Written By: Aayushi Agarwal
India may be a country with 22 official languages, but the English language has always played a hand in local social roles and hierarchies. I am very fascinated by the socio-cultural implications of language, and Hindi Medium is a film that shows the same.
Released in 2017, this film is the story of a middle-class family that wants to enroll their daughter in a prestigious English-medium school in order to rise in society. The Batras initially try to fit in with the elite crowd, but are rejected due to the family’s limited English proficiency. Switching approaches, they decide to take advantage of the Right to Education quota, which gives underprivileged children the opportunity to join reputable institutions, by acting poor. As they befriend their new neighbors and build a home in the slums, the Batras are forced to acknowledge their idolization of the English language and challenge their ideas of a “good” education.
With performances by stars like Irrfan Khan and Saba Qamar, Hindi Medium does a great job of criticizing the grasp the English language holds over the Indian class and society. Those that speak English are depicted as wealthy and thus, of a refined and subdued manner. The rich people of Delhi seem to have shed their culture to instead adopt a Western lifestyle. Alternatively, Hindi is characterized as loud and more vibrant, with scenes of song and dance. The juxtaposition of the two lingual experiences throws a light on how Indian society associates language with socio-economic class. English is framed as the “superior” language, a sign of wealth and scholarship, an idea that seems to be another dreg from the time of the British Raj.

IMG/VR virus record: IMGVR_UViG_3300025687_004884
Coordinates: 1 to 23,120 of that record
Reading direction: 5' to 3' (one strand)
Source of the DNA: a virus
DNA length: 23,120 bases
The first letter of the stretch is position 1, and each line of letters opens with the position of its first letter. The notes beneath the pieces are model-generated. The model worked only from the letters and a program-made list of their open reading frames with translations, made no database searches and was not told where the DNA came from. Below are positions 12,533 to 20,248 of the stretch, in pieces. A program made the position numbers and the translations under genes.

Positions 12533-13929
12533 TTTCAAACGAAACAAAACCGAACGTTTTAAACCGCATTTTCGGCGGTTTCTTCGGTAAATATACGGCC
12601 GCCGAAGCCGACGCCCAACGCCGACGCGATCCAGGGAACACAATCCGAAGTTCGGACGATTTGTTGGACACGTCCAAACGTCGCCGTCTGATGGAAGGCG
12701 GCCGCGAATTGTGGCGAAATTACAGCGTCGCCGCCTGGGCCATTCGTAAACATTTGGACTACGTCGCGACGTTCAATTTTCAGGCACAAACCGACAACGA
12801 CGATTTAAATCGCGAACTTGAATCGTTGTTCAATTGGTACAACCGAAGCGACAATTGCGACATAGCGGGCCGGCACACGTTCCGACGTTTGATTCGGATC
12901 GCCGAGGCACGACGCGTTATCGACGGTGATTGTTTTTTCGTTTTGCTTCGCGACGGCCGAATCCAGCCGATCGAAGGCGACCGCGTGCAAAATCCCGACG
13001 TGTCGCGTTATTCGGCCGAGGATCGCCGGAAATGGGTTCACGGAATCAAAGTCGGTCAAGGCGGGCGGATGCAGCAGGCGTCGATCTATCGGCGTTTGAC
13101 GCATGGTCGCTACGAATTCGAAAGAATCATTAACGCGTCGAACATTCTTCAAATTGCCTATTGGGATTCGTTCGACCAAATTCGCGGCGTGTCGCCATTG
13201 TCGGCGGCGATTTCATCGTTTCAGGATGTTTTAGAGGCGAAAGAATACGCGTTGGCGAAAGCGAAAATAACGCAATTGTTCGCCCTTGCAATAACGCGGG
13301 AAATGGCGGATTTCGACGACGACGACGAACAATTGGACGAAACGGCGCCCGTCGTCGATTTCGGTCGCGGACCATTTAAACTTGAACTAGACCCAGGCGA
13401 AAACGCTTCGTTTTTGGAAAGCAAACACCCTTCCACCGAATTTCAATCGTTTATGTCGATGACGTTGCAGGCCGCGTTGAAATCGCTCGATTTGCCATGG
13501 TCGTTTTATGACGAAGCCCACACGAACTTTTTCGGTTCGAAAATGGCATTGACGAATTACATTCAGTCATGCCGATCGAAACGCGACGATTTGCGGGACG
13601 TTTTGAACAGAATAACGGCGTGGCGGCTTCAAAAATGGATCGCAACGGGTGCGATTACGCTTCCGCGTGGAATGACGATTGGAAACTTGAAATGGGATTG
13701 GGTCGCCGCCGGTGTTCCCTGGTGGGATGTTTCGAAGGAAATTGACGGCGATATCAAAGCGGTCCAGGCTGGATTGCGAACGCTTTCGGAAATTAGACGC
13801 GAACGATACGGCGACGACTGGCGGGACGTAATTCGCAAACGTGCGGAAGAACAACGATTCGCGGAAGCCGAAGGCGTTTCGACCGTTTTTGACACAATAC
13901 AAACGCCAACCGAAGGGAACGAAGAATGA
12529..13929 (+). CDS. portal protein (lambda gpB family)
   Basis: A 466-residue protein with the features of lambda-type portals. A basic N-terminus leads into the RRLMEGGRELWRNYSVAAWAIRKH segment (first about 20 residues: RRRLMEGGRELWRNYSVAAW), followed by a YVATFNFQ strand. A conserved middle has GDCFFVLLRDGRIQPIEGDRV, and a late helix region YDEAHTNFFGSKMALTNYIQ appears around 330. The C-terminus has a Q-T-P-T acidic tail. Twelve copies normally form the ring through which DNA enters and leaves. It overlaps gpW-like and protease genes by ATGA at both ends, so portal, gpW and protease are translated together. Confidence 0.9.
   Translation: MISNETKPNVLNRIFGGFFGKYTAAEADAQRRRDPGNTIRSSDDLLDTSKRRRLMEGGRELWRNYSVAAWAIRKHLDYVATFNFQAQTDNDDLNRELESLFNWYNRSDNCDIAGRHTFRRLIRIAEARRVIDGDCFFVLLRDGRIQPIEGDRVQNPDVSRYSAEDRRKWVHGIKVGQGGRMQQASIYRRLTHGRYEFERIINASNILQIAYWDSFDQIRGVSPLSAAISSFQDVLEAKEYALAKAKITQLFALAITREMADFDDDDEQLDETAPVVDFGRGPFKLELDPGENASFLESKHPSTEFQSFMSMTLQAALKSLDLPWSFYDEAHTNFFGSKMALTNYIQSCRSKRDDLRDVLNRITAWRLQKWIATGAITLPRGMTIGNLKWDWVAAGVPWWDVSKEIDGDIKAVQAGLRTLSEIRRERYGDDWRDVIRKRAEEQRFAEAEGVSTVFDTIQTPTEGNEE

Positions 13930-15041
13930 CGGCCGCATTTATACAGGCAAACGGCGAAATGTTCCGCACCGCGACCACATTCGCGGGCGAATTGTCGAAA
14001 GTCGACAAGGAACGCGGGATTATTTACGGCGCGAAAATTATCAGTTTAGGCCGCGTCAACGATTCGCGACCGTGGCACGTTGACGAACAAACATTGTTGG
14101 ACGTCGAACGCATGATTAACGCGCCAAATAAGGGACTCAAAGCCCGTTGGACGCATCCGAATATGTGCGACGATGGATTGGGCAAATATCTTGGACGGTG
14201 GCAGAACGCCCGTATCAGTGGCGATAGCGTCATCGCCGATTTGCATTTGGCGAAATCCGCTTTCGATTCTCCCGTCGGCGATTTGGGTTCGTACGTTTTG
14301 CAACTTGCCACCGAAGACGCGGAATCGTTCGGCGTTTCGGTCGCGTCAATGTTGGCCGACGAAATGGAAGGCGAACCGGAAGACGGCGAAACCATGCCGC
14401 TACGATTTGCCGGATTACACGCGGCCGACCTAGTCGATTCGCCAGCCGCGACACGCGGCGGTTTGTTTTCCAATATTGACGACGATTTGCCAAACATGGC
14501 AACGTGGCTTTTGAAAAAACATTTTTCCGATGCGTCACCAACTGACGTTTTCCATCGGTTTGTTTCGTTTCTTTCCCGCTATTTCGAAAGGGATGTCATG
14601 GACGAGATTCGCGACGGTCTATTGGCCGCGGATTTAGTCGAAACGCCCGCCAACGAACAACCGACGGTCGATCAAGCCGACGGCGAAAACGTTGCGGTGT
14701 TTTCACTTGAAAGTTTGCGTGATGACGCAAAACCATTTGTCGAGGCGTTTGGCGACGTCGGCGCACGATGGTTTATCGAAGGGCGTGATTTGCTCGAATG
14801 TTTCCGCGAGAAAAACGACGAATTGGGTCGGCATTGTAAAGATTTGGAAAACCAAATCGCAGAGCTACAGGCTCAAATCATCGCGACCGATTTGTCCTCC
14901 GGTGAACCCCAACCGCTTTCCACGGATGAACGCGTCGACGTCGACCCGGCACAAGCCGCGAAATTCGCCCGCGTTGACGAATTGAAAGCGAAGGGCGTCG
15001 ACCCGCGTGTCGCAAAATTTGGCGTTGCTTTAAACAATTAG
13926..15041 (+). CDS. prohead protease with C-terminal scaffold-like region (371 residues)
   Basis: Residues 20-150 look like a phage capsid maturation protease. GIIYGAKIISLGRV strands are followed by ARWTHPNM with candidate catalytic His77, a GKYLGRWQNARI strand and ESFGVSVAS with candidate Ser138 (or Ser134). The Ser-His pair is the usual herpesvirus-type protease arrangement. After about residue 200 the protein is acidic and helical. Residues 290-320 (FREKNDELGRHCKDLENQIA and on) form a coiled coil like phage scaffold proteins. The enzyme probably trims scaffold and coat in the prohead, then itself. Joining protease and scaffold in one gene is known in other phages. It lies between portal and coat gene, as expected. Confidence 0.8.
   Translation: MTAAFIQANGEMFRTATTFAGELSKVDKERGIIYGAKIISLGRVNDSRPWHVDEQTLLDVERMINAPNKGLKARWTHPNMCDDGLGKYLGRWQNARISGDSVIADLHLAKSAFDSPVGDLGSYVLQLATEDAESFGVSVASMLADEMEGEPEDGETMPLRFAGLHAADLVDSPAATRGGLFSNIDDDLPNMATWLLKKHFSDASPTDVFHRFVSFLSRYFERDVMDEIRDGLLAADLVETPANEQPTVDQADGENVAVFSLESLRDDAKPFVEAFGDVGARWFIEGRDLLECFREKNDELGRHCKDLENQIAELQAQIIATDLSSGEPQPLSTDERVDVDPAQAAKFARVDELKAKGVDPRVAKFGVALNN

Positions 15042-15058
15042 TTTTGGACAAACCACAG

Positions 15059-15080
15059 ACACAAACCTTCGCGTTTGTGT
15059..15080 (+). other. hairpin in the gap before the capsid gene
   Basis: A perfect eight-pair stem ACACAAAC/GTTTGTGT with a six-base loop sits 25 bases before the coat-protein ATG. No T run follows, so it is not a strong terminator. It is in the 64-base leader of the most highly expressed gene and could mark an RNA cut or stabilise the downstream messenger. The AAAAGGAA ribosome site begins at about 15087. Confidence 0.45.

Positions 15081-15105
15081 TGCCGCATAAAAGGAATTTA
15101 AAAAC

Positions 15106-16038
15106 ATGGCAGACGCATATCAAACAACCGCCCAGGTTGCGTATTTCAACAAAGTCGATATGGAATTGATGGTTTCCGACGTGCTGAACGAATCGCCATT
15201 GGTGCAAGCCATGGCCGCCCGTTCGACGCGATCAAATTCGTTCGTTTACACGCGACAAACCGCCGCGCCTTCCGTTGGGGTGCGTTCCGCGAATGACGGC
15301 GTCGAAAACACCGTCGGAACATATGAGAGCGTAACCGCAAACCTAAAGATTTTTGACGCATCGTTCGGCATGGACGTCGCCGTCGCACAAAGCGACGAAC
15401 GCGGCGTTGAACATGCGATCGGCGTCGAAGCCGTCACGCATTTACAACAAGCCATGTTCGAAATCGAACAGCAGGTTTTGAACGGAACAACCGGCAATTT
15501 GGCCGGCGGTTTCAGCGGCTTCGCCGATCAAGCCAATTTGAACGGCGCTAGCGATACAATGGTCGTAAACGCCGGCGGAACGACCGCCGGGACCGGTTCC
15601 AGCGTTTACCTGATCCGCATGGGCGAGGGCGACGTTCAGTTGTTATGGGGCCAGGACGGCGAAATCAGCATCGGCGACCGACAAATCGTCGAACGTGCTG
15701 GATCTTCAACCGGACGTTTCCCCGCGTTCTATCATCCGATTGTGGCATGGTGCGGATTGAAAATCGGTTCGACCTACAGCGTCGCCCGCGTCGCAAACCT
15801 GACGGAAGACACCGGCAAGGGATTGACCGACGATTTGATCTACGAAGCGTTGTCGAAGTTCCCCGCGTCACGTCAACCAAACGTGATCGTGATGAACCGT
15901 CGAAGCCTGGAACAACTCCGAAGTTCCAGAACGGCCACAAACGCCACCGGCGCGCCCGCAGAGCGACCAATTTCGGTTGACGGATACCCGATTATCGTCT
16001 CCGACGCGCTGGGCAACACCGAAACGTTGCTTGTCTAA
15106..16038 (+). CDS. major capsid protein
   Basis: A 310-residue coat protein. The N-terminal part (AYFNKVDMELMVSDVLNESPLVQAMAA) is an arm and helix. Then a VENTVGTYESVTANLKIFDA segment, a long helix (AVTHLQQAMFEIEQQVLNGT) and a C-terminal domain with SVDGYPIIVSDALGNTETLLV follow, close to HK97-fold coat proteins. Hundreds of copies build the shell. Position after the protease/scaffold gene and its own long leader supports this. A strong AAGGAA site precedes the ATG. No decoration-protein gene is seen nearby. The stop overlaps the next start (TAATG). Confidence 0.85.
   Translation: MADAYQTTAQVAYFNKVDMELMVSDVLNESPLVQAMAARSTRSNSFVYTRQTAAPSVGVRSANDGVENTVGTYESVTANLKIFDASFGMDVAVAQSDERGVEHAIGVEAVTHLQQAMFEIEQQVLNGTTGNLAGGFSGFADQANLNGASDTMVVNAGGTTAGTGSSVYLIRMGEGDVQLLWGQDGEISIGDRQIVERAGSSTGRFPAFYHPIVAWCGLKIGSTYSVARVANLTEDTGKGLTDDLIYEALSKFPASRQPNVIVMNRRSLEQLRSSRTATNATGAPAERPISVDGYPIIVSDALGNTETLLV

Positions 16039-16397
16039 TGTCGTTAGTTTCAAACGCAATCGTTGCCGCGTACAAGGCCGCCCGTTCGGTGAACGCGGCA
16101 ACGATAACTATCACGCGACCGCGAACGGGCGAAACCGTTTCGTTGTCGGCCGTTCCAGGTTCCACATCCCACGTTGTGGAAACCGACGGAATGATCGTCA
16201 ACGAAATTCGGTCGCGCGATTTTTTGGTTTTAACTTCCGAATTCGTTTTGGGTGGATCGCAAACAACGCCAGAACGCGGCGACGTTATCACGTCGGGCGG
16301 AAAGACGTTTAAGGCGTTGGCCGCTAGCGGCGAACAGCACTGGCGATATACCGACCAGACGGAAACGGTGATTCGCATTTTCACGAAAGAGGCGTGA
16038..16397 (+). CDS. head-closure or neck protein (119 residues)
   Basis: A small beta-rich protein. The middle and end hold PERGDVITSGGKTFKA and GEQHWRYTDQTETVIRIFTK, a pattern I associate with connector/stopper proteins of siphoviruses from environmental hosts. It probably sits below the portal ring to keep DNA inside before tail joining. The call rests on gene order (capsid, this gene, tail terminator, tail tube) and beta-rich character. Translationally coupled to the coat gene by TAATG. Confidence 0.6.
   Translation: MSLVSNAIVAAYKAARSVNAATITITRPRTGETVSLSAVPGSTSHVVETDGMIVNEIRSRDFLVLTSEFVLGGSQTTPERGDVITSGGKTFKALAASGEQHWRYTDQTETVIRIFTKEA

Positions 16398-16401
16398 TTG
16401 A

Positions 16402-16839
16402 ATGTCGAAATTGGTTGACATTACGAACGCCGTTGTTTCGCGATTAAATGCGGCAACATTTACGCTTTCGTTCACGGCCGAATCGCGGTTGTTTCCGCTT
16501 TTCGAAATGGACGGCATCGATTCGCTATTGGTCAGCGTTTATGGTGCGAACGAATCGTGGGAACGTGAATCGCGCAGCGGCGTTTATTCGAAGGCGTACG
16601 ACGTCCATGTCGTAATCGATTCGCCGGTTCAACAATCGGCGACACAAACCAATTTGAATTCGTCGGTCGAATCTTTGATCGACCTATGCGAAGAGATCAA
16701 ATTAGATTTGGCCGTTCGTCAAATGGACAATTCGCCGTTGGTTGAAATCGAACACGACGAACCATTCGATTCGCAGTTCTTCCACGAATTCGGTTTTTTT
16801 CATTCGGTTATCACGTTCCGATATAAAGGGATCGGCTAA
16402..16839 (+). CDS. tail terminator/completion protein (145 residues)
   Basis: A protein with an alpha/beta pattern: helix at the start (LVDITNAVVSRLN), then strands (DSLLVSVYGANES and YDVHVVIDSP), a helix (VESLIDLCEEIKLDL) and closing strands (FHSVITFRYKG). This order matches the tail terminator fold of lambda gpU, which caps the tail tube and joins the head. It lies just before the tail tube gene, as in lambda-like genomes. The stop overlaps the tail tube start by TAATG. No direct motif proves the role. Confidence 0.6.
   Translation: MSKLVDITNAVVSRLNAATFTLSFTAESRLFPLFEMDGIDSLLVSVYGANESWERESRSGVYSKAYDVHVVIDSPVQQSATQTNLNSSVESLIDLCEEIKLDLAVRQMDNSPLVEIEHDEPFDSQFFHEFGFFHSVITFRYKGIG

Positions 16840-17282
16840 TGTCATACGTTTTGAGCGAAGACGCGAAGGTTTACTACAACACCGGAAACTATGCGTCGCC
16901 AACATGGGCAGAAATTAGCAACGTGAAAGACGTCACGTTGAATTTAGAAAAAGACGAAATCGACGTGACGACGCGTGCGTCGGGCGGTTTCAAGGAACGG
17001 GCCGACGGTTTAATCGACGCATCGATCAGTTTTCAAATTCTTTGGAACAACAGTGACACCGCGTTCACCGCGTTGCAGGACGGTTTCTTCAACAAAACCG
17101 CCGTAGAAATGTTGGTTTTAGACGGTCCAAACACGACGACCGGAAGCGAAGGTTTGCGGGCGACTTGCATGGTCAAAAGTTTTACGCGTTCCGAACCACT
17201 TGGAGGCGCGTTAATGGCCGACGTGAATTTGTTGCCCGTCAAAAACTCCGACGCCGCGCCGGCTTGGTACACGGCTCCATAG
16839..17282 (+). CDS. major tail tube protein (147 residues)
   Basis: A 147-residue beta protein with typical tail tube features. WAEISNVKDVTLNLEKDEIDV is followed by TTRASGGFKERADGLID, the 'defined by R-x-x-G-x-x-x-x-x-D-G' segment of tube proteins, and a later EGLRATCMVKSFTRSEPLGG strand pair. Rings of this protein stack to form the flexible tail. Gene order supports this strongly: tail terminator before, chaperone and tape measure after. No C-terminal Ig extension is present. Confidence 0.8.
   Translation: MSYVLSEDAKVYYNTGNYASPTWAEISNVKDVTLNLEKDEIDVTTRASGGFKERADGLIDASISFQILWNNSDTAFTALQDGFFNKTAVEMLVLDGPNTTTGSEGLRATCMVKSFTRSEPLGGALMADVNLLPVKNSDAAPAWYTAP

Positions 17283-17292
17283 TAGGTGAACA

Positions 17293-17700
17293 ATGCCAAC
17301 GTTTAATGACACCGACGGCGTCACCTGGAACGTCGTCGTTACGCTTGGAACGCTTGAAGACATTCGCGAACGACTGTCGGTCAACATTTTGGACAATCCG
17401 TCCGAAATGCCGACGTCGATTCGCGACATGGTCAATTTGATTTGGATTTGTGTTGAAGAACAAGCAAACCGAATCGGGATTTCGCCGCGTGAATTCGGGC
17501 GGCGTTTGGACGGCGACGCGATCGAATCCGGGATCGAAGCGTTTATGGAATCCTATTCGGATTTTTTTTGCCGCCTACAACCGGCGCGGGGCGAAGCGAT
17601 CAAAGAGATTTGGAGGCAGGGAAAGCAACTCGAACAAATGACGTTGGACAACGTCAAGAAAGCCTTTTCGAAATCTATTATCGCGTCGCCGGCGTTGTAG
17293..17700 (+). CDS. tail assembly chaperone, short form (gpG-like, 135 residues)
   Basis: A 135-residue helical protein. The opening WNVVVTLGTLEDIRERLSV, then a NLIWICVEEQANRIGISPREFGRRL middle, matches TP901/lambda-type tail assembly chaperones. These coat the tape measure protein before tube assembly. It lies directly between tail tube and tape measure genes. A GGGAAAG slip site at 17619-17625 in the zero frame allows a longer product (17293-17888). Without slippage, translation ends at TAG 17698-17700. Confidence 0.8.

As for some last thoughts, I have watched this film a couple of times, and it only gets better with each rewatch. Its well-written script provides a lot of food for thought with its social commentary on the subtleties of the lingual hierarchy. Similar films like English Vinglish have also been made, and I hope more are produced in the same vein. Language is a medium for communication and it should remain that, rather than becoming a deciding factor for anything in our society.